Joshua Tree National Park, California
April 20, 2012
J-Tree is one of the most amazing places I have ever seen. I mean, aside from the crazy Dr. Seuss trees, it's an amazingly varied landscape covering some extremes in environment – deep desert washes, rugged flatlands, sloping hillsides, and rocky outcrops.
And of course, some of the best bouldering I've seen.
We drove from Arizona into the south end of the park at the perfect time of year. Everything was in bloom... yucca on the ground... enormous white clusters of blooms on the joshua trees...beautiful stacked flowers on the cholla...especially near the Cholla Cactus garden. The desert was teeming with activity, even in the late morning, as lizards, rabbits, birds, and all manner of critters were roaming in the warmth of the morning. We were headed to Hidden Valley Campground, where you could camp in the shadows of the towering crags, with a bouldering playground right at your tent's doorway. We got lucky finding a campsite. It's notorious for being full, and we'd totally spaced on it being not just Coachella weekend, but 4/20. The area was crawling with climbers stoned out of their mind.
For April, it was blazing hot during our 5 days there. We spent a lot of time wandering slowly, not doing much climbing. There's so much to see, and for a relatively small park, the changes in terrain were incredible. Massive boulders at Hidden Valley, bubbly rock clusters at Barker Dam, long sweeping deserts peppered with twisted trees at the north entrance on the way to the tiny town of J-Tree. The geography of Joshua Tree is an amazing convergence; surrounded by mountains, high enough elevation to get snow in the winter. That the territory could change so much in 50 miles from one end to the other is something else. The east and west ends of the park have dramatically different environs.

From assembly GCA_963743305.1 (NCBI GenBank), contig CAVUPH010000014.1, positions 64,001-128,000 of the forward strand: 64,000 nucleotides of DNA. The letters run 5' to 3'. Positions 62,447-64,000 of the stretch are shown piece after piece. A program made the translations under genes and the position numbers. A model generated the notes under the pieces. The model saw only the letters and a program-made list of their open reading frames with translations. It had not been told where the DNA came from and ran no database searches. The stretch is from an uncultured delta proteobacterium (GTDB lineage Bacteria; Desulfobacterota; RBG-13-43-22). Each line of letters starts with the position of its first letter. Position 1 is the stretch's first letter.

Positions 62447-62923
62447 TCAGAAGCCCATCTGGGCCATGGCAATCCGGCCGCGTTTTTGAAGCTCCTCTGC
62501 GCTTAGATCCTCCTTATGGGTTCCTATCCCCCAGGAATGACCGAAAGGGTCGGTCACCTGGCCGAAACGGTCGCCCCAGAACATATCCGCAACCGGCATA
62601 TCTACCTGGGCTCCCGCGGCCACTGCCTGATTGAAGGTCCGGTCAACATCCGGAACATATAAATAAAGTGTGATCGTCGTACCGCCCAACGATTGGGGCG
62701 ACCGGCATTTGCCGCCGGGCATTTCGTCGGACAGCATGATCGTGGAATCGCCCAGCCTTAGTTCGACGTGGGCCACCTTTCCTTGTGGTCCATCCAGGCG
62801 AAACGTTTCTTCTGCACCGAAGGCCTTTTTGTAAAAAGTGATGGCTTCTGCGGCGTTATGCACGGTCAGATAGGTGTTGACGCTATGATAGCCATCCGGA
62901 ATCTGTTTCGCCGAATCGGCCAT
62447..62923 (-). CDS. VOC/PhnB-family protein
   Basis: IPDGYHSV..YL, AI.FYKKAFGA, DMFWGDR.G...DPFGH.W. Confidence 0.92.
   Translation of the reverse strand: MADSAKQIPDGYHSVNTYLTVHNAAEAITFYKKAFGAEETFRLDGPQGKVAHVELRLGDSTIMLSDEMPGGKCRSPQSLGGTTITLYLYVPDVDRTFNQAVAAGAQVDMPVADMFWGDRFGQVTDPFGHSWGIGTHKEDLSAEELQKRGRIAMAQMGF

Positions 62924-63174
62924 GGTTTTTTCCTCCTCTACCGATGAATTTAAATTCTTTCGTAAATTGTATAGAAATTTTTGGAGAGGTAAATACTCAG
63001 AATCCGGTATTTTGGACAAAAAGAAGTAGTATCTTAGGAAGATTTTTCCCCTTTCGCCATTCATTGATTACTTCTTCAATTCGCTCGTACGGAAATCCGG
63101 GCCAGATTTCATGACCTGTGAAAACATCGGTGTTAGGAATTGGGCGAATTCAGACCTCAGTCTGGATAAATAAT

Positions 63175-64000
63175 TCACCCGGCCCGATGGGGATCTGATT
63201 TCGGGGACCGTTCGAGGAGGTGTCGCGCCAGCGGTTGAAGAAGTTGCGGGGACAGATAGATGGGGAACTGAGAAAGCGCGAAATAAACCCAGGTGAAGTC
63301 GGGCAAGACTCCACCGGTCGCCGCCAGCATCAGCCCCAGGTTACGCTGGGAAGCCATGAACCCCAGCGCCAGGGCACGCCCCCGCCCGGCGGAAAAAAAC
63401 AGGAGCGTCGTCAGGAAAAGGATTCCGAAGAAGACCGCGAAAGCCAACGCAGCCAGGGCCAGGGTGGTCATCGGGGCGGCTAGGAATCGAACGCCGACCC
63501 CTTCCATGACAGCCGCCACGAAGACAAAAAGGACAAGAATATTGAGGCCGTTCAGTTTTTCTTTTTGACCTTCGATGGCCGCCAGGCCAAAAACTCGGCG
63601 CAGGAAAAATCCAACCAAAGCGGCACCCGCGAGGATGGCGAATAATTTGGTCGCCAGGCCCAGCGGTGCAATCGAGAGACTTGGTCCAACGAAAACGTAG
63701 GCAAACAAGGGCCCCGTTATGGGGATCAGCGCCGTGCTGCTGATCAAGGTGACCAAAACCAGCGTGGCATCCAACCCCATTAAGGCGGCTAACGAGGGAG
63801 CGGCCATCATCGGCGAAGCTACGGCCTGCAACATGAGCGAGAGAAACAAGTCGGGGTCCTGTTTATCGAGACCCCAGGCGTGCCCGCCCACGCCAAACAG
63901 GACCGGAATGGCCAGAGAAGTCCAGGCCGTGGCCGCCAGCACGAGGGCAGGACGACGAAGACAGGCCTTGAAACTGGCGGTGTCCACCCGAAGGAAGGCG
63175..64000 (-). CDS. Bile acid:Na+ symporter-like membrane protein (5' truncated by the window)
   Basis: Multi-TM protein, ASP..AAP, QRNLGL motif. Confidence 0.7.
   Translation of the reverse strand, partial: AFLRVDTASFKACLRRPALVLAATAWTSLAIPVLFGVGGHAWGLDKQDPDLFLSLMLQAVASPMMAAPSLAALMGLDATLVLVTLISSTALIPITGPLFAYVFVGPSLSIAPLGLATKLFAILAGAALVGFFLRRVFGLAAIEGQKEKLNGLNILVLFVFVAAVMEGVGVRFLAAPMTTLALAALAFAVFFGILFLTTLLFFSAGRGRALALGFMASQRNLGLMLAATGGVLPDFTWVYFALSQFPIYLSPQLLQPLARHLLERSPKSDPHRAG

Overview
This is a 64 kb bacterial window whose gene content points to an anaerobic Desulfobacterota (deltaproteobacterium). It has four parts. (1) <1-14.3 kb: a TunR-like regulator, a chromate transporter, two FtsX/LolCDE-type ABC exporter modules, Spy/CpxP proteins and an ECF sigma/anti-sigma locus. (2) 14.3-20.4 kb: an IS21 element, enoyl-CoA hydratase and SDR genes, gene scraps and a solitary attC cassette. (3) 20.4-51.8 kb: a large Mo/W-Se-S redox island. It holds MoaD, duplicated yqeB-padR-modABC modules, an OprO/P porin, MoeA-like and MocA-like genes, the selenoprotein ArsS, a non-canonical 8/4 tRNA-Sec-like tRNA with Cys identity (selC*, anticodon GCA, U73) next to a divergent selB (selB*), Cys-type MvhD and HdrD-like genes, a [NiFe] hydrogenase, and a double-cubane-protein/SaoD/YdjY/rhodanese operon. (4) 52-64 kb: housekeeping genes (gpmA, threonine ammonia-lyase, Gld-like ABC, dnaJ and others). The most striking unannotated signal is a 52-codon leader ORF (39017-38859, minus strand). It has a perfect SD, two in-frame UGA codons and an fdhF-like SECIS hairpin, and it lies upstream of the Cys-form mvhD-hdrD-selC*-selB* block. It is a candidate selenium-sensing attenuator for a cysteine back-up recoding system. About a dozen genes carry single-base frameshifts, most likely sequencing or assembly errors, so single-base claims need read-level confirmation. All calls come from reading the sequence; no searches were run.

In the high heat of the day, we'd head into town. Good food at the Crossroads Cafe if you're a vegetarian. The best shake I've ever had two doors down – Vanilla bean and fresh date. Outstanding. As the days drifted toward sunset, we'd make our way back to the park to boulder as the sun dropped, the light sliding from orange to rose to dusty blue.
I mentioned how the first night we were there was 4/20. There was a lot of reveling going on. To get away from the noise, Sean and I packed up our down bags and some water, and headed off into the desert. Carefully picking our way around the cactus, we made our way to an outcropping about a half mile from camp, the moon high and bright in the sky. Even in the darkness, you could see the white rock well enough to climb, and we scrambled up to get off of the desert floor away from the bugs. Perched on a large, bedroom-sized ledge about 30 feet above the ground, we crashed out, and went to sleep watching the shadows slide across the surface of the rock.
All nice and adventury-sounding. It would have been a bit idyllic and spa-vacation-brochure, had it not been for the coyotes. They were chasing rabbits right below us, which made the whole experience really cool, but rather unnerving.
It was nice to spend 5 days sort of just drifting; enjoying being outside, completely disconnected. Something about that park lends itself to the feeling of getting back to the root of things, of understanding what it's like to have a link with the land. It's timeless. Such a rugged and seemingly desolate landscape teems with life and beauty, and it's desolation helps it stay protected and isolated from the world around it.